Regarding the implementation of the CRITIS regulation in the health sector: hospitals must act urgently

A Statement by Arved Graf von Stackelberg, Managing Director DRACOON

Arved Graf von Stackelberg, CSO DRACOON

Regensburg, 12th June 2019 – On June 30th of this year the time has come: Numerous German clinics must implement the CRITIS regulation of the BSI (Federal Office for Information Security) by this date. The law covers a total of eight industries which the BSI considers to be particularly attack-relevant and worthy of protection due to the operation of critical infrastructures. After all, the term “critical infrastructure” covers organizations that play a major role in the state community.

The BSI-CRITIS Regulation (also known as “Korb I” (“Basket I”)) and the first Amendment Regulation (known as “Korb II” (“Basket II”)) regulate who exactly the law concerns. Transparent criteria are used here to determine which operators in the fields of energy, water, information technology and telecommunications, nutrition, health, finance and insurance, as well as transport and traffic are obliged to provide the authorities with evidence in accordance with the BSI Act (§ 8a). For the health sector, this means that hospitals with more than 30,000 fully inpatient cases per year are regarded as “CRITIS” operators. Treatment is considered to be fully inpatient if the patient is hospitalized day and night and makes full use of the inpatient services. In Germany, about 33 % of all clinics are affected by this.

A number of requirements must be met by the deadline of just less than two weeks – on the one hand, proof of suitable IT security precautions must be provided every two years. On the other hand, a contact point or a functional mailbox must be designated by the company, and IT malfunctions must be reported to the Office immediately. On a technical level, it must be ensured that the healthcare companies concerned meet the latest technical standards and the testing standards of the federal authorities.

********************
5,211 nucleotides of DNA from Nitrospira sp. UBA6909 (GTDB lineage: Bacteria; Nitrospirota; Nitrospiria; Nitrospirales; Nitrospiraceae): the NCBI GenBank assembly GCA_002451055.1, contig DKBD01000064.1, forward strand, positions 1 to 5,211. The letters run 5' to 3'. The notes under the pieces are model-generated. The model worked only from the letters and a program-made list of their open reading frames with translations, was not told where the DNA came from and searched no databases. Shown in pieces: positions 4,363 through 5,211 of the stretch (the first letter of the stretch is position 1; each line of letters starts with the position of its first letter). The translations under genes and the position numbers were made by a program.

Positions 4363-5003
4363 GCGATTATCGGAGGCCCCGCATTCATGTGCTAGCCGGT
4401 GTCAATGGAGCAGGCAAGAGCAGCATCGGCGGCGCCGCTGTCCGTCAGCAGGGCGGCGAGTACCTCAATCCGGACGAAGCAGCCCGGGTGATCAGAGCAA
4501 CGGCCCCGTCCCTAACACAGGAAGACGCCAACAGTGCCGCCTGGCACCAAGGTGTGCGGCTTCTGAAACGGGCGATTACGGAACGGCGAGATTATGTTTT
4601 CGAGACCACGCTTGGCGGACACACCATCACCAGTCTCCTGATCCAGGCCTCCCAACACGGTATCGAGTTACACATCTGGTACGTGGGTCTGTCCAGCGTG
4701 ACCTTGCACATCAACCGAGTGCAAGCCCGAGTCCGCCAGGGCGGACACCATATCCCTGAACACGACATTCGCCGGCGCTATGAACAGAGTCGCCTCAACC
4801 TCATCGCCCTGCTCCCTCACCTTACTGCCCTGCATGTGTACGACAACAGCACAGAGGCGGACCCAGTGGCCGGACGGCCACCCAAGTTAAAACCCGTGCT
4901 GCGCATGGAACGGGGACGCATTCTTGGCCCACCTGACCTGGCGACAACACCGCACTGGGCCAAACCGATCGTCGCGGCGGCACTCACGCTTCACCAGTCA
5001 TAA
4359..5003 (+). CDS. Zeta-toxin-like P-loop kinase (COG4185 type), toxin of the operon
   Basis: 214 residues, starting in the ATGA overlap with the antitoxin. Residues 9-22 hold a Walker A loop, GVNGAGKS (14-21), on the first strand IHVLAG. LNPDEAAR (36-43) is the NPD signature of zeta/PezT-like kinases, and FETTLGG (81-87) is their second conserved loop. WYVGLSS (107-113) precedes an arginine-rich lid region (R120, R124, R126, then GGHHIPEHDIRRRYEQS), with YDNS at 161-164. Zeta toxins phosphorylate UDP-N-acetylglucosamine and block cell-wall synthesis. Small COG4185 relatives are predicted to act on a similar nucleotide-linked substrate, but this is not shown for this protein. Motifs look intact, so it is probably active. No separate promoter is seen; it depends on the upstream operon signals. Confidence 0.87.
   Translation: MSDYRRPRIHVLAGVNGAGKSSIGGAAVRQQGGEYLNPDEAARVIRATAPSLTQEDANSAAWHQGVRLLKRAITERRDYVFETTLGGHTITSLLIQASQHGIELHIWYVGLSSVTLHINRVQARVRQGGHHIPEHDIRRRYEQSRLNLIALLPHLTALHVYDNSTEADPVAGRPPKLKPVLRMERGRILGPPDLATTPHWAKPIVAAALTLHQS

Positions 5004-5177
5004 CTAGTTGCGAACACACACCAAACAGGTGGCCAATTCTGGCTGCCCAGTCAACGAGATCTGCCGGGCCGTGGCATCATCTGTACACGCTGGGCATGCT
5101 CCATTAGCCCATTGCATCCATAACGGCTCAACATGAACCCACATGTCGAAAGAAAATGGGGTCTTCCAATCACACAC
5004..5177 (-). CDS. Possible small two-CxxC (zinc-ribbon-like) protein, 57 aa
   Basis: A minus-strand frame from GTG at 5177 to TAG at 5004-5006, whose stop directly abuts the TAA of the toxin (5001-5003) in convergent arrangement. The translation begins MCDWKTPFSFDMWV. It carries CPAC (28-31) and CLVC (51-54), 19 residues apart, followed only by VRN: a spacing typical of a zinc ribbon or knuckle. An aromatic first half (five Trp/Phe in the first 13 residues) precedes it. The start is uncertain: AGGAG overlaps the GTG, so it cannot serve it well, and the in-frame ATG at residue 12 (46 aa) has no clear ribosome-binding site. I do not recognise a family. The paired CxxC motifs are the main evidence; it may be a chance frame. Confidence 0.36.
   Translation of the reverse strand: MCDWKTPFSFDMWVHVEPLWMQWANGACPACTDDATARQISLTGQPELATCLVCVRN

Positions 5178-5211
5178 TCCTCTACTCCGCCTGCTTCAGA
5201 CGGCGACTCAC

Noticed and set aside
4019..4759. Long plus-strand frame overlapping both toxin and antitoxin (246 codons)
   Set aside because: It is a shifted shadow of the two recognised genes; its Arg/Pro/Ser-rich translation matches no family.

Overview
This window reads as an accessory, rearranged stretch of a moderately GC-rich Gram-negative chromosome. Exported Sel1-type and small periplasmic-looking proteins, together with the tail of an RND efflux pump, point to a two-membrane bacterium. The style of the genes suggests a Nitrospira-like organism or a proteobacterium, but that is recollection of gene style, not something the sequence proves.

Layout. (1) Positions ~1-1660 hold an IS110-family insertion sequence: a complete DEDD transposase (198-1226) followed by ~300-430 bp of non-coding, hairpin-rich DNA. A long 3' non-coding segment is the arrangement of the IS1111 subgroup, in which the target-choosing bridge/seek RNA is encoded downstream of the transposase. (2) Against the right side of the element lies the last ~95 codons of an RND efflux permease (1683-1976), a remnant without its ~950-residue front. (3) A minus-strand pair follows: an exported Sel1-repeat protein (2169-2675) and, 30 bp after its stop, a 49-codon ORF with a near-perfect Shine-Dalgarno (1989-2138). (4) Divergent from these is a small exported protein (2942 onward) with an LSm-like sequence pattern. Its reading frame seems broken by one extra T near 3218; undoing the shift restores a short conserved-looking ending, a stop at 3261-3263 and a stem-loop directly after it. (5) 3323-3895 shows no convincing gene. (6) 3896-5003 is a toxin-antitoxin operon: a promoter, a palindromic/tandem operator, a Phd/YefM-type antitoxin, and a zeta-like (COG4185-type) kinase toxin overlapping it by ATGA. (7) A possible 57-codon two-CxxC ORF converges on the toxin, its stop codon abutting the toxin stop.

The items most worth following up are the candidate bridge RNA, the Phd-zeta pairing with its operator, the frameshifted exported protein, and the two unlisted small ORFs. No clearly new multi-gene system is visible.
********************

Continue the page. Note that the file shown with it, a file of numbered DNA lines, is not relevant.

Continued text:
A recent study on IT security in the health sector commissioned by the German Insurance Association (Gesamtverband der Deutschen Versicherungswirtschaft – GDV) shows how important the new regulation is. For example, a test of mail servers with the analysis tool Cysmo revealed that patient data is often not stored securely in German clinics and doctors’ practices. A total of 250 clinics and pharmacies were examined in addition to the IT systems of around 1,200 general practitioners. The alarming result was that only 5% of the clinics used a secure encryption standard recommended by the BSI. 31% used the outdated SSL 2 and SSL 3 standards, about 63% the TLS 1.0 or TLS 1.1 standards no longer recommended by the federal authorities. The study’s findings that 60% of the clinics e-mail and password combinations were found in the dark net were particularly alarming. Given these figures, it is not surprising that 64% of the 500 clinics surveyed have already been the victims of a hacker attack, as a large-scale Roland Berger survey published two years ago revealed. These figures indicate that the problem of IT security deficiencies in the healthcare sector is a structural one. In this respect, it is essential that clinics respond and adapt to the new challenges posed by increasing digitization.

Above all, however, with regard to the “state of the art” aspect required by the BSI, German hospitals urgently need to retrofit and implement a uniform contemporary solution. Here, a major role is played by seamless client-side data encryption, which is used to encrypt the information at the end device. This means that not even the manufacturer of the solution has access to stored data. It also makes sense to choose a software solution “Made & Hosted in Germany”. German providers are subject to the strict German data protection laws and at the same time ensure that the solution also complies with the EU GDPR. Corresponding certifications and awards, such as ISO27001, provide additional support for conformity. It is also important for authorized persons to be able to track at any time which data was processed when and by whom. This is the only way to detect and prevent uncontrolled data outflows.

A detailed rights system also regulates who can access and process which data. If the solution has also integrated ransom ware protection, which allows damaged data to be restored promptly, maximum data security and protection is guaranteed. Clinic operators have to take the risk seriously overall and deal with the implementation of a technically up-to-date solution – this way, they are prepared for the future fight against cyber criminals and avoid devastating fines within the framework of the BSI-CRITIS regulation. Even patients can be sure that their sensitive data is in good hands and will not be compromised.

For more information on CRITIS click here.